Nowadays, companies in different industries need to act with determination and flexibility. A growing number of them are embracing the Agile ways of working as beneficial for their businesses. For instance, the understanding that the Agile approach is prevalent only in the IT sector is still valid, but other industries have recently successfully adopted it. Indeed, the Agile adoption rate among marketers has reached 51%, as stated by the 4th Annual State of Agile Marketing Report collaborated between Agile Sherpas and Forrester Research. This increasing number is strong evidence of the urgent need of shifting priorities and improving productivity in the market.
What do effective standup meetings look like?
Daily standup meetings are a fundamental part of Agile development, as you can see in the graphic below. It is the second most preferred practice in the marketing departments participating in the 4th Annual State of Agile Marketing Report. The name of these meetings comes from the way they are held. The attendees typically participate while standing, keeping the sessions short because of the discomfort of standing longer. Of course, you do not need to stand for the whole duration of the meeting, but I would recommend it to give it a go. They are supposed to be a quick and efficient way for the team members to ‘stand’ together, run through the day’s priorities, and remove the blockers.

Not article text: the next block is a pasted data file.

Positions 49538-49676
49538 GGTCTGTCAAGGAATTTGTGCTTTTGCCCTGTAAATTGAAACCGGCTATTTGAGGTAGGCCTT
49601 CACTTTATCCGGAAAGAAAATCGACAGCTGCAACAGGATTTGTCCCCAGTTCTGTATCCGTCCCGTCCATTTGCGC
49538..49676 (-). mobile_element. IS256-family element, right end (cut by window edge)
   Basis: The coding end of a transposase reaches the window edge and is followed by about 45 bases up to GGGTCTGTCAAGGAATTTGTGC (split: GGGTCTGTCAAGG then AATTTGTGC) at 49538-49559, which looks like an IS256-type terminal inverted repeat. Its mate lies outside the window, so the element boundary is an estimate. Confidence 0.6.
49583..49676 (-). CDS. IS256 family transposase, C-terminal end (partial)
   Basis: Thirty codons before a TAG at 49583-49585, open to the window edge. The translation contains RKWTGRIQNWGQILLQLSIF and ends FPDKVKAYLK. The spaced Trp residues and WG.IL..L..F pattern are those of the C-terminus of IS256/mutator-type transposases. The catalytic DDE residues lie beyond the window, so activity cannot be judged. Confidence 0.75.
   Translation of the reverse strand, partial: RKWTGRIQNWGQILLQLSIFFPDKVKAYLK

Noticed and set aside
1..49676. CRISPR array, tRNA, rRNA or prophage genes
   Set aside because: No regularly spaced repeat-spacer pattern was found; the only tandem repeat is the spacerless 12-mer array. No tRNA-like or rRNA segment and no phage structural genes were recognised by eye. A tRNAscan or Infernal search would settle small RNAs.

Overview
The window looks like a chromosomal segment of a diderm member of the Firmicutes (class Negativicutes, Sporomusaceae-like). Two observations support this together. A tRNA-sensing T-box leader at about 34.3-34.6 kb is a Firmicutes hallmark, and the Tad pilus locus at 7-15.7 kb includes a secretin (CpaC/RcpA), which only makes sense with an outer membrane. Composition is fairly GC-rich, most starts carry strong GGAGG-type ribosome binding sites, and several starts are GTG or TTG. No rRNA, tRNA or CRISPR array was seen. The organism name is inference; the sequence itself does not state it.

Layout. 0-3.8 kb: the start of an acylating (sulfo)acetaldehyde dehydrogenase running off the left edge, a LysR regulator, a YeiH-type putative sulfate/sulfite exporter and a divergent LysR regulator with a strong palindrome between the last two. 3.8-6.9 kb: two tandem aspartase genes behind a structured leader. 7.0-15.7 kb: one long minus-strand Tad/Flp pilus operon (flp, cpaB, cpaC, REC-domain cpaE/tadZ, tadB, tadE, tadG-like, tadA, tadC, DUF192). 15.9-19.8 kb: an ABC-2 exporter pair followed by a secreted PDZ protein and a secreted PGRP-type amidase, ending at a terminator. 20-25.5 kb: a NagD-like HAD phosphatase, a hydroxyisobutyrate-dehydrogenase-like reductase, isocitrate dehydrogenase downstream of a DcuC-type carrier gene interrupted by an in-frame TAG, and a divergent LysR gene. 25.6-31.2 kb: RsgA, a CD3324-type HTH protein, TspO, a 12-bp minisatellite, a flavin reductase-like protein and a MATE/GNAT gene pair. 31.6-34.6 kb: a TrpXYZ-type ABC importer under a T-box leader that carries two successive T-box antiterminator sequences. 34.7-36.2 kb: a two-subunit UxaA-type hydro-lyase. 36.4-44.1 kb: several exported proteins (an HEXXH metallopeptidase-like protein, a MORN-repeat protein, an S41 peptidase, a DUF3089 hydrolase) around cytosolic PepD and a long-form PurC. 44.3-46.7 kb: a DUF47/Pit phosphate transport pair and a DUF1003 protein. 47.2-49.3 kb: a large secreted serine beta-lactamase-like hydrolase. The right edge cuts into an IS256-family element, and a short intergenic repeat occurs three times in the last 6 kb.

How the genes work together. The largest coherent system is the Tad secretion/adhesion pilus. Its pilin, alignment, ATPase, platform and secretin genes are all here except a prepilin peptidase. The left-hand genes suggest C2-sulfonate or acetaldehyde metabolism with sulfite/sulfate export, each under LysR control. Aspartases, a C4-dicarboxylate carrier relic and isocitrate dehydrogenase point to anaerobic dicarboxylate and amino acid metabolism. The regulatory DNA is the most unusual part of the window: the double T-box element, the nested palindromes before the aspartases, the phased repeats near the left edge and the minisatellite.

Running a standup helps to create a routine that makes the team feel secure. You are not obliged to follow the traditional style of standup that includes working for the board, answering questions, and discussing obstacles (although it proved to be a successful one). Instead, it would help if you organized it to fit your team goals, individual personalities, and company culture. However, keep it no no more than 15 minutes daily and be sure that the team provides a status update answering the following 4 questions: